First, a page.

BALUTANSKI: Oh, John Adams. John Adams. John Adams.
CHANESKI: Yes, John Adams.
EISENBERG: You're doing great. I'm glad this isn't the lightning round, but you're doing great.
CHANESKI: He seems like such a mellow guy, a former surfer from Hawaii turned folk/rock singer, but he was also the first African-American boxing heavyweight champion of the world.
BALUTANSKI: I know it.
EISENBERG: Would you like a hint?
EISENBERG: Yeah, OK. good. They're both looking out for a great white hope.
CHANESKI: And one of them doesn't wear any shoes.
BALUTANSKI: Yeah, I -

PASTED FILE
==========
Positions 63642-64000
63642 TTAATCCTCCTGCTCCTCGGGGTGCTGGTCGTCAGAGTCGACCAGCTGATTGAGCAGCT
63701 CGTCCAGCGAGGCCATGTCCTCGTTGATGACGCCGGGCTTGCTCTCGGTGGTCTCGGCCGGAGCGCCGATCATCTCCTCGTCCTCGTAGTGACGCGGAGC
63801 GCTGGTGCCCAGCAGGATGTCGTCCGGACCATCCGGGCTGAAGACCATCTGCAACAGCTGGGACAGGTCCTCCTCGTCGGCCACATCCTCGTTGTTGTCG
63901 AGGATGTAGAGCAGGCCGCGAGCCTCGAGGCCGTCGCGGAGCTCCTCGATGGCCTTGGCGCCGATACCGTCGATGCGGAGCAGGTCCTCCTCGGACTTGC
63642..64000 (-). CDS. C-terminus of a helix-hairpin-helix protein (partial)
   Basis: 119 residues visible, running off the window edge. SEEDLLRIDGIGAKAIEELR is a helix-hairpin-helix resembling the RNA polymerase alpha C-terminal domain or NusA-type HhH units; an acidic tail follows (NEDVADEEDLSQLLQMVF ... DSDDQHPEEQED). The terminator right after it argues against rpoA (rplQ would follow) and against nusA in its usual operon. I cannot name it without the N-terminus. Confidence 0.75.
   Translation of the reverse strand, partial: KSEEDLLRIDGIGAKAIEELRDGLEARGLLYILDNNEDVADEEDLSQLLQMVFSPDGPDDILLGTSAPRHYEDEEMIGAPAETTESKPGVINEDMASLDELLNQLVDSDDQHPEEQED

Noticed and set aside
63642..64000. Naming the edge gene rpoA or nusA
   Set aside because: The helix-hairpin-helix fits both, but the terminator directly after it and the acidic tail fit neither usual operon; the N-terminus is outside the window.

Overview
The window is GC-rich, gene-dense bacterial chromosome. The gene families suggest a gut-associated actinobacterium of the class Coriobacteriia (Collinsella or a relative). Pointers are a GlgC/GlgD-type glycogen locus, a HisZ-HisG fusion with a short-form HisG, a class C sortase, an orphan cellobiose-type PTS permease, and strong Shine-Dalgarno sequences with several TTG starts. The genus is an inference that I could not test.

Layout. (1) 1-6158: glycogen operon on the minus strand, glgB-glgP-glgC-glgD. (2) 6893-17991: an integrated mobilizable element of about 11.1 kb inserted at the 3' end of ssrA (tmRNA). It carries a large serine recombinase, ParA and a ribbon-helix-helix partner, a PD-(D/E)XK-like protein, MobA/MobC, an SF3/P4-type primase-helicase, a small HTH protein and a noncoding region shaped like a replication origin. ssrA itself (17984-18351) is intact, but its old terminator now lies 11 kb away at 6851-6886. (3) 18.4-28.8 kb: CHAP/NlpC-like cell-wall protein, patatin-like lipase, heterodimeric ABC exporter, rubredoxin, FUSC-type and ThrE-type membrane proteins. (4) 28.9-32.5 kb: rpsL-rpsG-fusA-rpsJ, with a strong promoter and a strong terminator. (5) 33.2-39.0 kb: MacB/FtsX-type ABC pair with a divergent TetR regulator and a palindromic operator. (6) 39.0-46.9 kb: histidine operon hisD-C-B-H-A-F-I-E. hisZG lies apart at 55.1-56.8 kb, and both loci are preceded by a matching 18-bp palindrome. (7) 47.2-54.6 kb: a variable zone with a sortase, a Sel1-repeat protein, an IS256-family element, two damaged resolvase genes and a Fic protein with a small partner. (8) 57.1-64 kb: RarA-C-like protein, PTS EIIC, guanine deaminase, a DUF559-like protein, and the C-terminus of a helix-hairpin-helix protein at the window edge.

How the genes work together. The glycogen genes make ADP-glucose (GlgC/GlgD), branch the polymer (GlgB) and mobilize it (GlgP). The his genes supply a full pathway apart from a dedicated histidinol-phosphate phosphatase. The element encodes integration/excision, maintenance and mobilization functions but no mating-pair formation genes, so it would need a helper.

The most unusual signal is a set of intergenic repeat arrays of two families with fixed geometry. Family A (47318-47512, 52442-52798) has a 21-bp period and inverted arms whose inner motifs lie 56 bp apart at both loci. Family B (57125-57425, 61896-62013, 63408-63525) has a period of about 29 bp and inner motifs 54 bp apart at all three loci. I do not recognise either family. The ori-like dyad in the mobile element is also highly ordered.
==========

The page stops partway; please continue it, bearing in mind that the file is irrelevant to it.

CHANESKI: That guy, yeah.
BALUTANSKI: Yeah, he's kind of annoying, right?
EISENBERG: I don't have it in the question, but I understand that might be your personal hints.
CHANESKI: I'll give it to him for he was kin - he's kind of annoying.
BALUTANSKI: Jack -
CHANESKI: Yes. What?
BALUTANSKI: Jack Johnson.
CHANESKI: Yes, Jack Johnson.
EISENBERG: All right.
BALUTANSKI: It's there.
EISENBERG: No, David, what I appreciate about what you're doing too is that you're sort of working us through your process. I like that. All right.
CHANESKI: That was it. David, you got six points.
EISENBERG: You got six points, congratulations.
BALUTANSKI: Thank you. Thank you.
EISENBERG: So stick around, you are moving on to our final round, Ask Me One More, at the end of the show.
BALUTANSKI: Thank you. Thank you.
EISENBERG: Give him a hand, everybody.
BALUTANSKI: I'll see you guys later.
(APPLAUSE) Transcript provided by NPR, Copyright National Public Radio.